MIG Settings for Stainless Steel Welding

Most of the MIG welding machines often come with a table that is affixed to the machine that explains the amount of power supply, type of wires, shielding gases to be used, electrode size and the wire feed rates, etc. Hence, MIG welding stainless steel is largely a simple task for professional welders as they don’t need to go for a trial and error by testing test bits to calculate the machine settings. All they need to do is get the thickness of the metal and the size of the electrode wire and based on that look at the average value in the table and set the machine accordingly.

The values may slightly differ from one manufacturer to the other. Sometimes, the machine comes with detailed user manuals that provide you with all the details including the gas flow rates as well. If you do not have a manual, you can use this table as a quick guide for your settings.

ThicknessWire speed (ipm)Wire Size Gas Amps
18 ga 120-150 .035 Helium+Argon+Co2 50-60
16 ga 180-205 .035 Helium+Argon+Co2 70-80
14 ga 230-275 .035 Helium+Argon+Co2 90-110
12 ga 300-325 .035 Helium+Argon+Co2 120-130
3/16 350-375 .035 Helium+Argon+Co2 140-150
¼ 400-425 .035 Helium+Argon+Co2 160-170

Even though most of the welding machine manufacturers have included a table of materials and voltage settings in the machine, it is highly important for you to pick the right kind of gas and electrode wire to be used for MIG welding stainless steel. Alternative gases that you can use are 98% Argon and 2% Co2 or 98% argon and 2% oxygen mix.

Mode of Metal Transfer

When it comes to MIG welding thin stainless steel, it is important how the metal is transferred to the workpiece. Generally, the metal transfer is done in three modes namely,

  • Spray Transfer
  • Short-Circuit Transfer
  • Globular Metal Transfer

Spray Transfer

One of the most popular metal transfers is the spray transfer method, where the electrode metal is transferred through a voltage electric arc. The resultant weld is high-quality and clean. Another method is the pulsed spray transfer where the metal is melted and falls on the workpiece as droplets due to the pulsing current that is passed over the metal.

Short-circuit Transfer

This kind of metal transfer occurs when the feed rate is slower, and the molten filler spans the gap between the workpiece and the electrode and create a short circuit and even extinguishes the arc for a second or two.

Globular Metal Transfer

In this mode of metal transfer, there occurs a large blob at the end of the electrode and when it becomes bigger, it naturally falls onto the workpiece.

Potential Issues & Problems

It is always important that you gain experience practicing with less expensive metals before start MIG welding 316 stainless steel for example. You can always use carbon steel to hone your skills and once you are confident, then you can switch over to more exclusive materials. The reason many say that MIG welding stainless steel is difficult is that without proper training you can easily ruin the base metal. The main thing that you want to keep an eye on is that you do not want the base metals to become too hot, because then the carbon will mix with chromium forming chromium carbide which is not corrosion-resistant.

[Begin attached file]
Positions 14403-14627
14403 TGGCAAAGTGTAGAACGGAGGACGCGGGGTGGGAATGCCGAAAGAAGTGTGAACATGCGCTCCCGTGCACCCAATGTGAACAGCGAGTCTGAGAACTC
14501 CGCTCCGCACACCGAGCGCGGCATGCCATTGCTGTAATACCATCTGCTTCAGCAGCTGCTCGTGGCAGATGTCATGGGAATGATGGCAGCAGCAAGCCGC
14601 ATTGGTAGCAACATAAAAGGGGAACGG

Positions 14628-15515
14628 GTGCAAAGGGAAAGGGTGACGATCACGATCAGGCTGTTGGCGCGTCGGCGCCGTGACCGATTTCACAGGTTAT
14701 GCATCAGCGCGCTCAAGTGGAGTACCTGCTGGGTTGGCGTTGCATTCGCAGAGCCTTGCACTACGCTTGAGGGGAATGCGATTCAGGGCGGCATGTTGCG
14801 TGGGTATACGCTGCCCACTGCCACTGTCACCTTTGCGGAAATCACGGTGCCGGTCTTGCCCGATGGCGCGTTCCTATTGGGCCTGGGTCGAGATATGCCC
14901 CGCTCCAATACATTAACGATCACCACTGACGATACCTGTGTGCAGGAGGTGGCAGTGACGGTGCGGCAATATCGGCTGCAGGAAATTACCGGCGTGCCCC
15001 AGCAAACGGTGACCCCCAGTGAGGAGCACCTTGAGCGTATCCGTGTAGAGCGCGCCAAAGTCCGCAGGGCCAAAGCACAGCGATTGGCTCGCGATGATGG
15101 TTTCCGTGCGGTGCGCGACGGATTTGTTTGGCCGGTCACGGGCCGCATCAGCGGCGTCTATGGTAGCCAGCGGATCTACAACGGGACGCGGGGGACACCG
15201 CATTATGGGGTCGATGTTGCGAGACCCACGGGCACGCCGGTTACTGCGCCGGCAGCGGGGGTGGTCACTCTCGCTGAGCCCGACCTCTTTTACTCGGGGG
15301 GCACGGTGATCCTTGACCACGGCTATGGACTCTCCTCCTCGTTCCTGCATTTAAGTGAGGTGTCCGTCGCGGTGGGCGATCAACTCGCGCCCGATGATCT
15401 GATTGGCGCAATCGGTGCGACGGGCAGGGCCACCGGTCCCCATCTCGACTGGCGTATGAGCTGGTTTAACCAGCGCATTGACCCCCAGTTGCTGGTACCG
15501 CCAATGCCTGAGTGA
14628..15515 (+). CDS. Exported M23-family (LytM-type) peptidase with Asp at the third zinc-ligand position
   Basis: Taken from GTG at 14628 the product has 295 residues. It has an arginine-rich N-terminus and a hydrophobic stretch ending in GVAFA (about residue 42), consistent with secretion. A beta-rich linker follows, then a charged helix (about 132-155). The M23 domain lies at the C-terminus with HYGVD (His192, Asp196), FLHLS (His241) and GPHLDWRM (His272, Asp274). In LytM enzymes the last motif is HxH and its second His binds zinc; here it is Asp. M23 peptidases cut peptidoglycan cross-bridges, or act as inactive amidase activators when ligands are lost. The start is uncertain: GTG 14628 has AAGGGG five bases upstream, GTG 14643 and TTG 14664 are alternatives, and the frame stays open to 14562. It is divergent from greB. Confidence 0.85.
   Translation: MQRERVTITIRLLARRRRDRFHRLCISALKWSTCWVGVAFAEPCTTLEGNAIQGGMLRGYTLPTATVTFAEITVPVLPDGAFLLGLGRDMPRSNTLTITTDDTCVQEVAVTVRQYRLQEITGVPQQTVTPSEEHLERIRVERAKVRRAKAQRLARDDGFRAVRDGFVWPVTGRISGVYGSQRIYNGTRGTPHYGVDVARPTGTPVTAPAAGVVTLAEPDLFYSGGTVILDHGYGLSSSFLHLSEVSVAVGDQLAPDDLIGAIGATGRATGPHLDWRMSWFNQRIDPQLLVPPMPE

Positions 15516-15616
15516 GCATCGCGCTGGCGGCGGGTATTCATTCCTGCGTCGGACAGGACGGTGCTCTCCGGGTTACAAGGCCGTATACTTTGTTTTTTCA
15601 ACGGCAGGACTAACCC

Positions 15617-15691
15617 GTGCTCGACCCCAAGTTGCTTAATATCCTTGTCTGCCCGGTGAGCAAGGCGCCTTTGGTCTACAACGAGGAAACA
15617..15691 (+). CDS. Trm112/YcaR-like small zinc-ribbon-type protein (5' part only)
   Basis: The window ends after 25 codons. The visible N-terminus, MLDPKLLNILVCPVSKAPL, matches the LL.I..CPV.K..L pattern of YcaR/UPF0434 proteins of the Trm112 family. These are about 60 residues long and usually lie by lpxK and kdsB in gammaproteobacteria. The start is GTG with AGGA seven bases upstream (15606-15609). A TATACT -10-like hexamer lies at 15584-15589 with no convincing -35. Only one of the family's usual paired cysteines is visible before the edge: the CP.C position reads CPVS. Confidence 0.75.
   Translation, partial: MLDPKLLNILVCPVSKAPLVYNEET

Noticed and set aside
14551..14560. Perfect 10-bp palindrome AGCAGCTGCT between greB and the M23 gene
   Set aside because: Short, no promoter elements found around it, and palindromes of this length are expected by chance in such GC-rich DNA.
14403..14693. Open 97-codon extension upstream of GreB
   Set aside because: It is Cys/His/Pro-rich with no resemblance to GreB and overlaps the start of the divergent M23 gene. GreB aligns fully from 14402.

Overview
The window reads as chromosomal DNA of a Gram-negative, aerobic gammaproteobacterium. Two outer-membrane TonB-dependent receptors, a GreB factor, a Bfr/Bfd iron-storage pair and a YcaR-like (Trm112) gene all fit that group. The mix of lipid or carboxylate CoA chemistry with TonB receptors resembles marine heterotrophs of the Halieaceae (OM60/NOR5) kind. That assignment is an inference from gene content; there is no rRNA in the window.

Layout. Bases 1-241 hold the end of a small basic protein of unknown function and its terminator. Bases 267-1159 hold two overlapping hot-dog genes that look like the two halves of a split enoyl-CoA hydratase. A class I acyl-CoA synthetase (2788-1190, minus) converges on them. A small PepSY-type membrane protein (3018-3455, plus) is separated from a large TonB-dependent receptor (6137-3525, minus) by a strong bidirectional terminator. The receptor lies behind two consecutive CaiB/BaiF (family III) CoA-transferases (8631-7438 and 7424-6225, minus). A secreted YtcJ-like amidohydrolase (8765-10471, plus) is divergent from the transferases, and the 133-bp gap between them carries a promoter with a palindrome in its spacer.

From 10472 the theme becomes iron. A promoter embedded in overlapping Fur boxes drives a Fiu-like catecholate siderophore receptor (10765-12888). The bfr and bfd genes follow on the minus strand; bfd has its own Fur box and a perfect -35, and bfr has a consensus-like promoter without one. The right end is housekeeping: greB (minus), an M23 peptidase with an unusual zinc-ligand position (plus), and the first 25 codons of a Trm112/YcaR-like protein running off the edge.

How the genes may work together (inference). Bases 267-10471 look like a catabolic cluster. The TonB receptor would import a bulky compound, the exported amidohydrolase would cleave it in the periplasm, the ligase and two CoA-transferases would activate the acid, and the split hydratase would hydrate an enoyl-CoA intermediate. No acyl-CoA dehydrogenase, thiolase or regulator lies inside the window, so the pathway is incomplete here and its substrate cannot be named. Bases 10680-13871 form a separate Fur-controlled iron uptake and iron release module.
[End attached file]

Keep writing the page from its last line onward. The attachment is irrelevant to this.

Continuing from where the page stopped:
MIG Welding Stainless Steel Tips

When it comes to welding stainless steel, professionals make the job look much simpler than you think as they learn some tips here and there from their many years of experience. Say, for example, it is extremely important that you clean the stainless steel before you start welding as it will help in removing all kinds of chromium buildup, dirt, debris, grease, and oils.

Get a Better Ground Clamp

This may sound pretty odd to some, but do you know that this is one of the most important tips that many miss out during MIG welding stainless steel. It’s quite common when you hear sound like a drive-by shooting when newbie welders are operating the MIG welders. Do you know what’s the reason? It is highly possible that it is due to a bad ground. Even after hearing those annoying sounds, many don’t know that it may be caused by the ground clam. When compared to the ground clamps available now, the copper clamps that were used a few years back were much better, so I would advise you to use a quality one.  

Watch Your Stickout

The next important tip that beginners need to take a look at is the stickout. Often people misunderstand the meaning of stickout. It is generally referred as the distance between the nozzle tip and the arc. But many see this as the distance between the tip and the nozzle of the arc and that would be a long stickout that will eventually soften the arc and will pile up the weld to a great extent. When you are working on thin sheet metals, a longer stickout will help. Always remember to keep the stickout less than half of an inch if you are looking for a good crisp arc.

Conclusion

If you already have some experience in the world of welding, you should be completely capable of MIG weld stainless steel, even with a regular hobby welding machine. Just make sure you use the right gas mixture, wire, and tweak the voltage little higher than you would normally use for regular steel. Also, do not let the base metal get too hot to prevent ruining the material altogether.

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Hope you enjoyed this post, and if you have any questions, feel free to drop a comment below.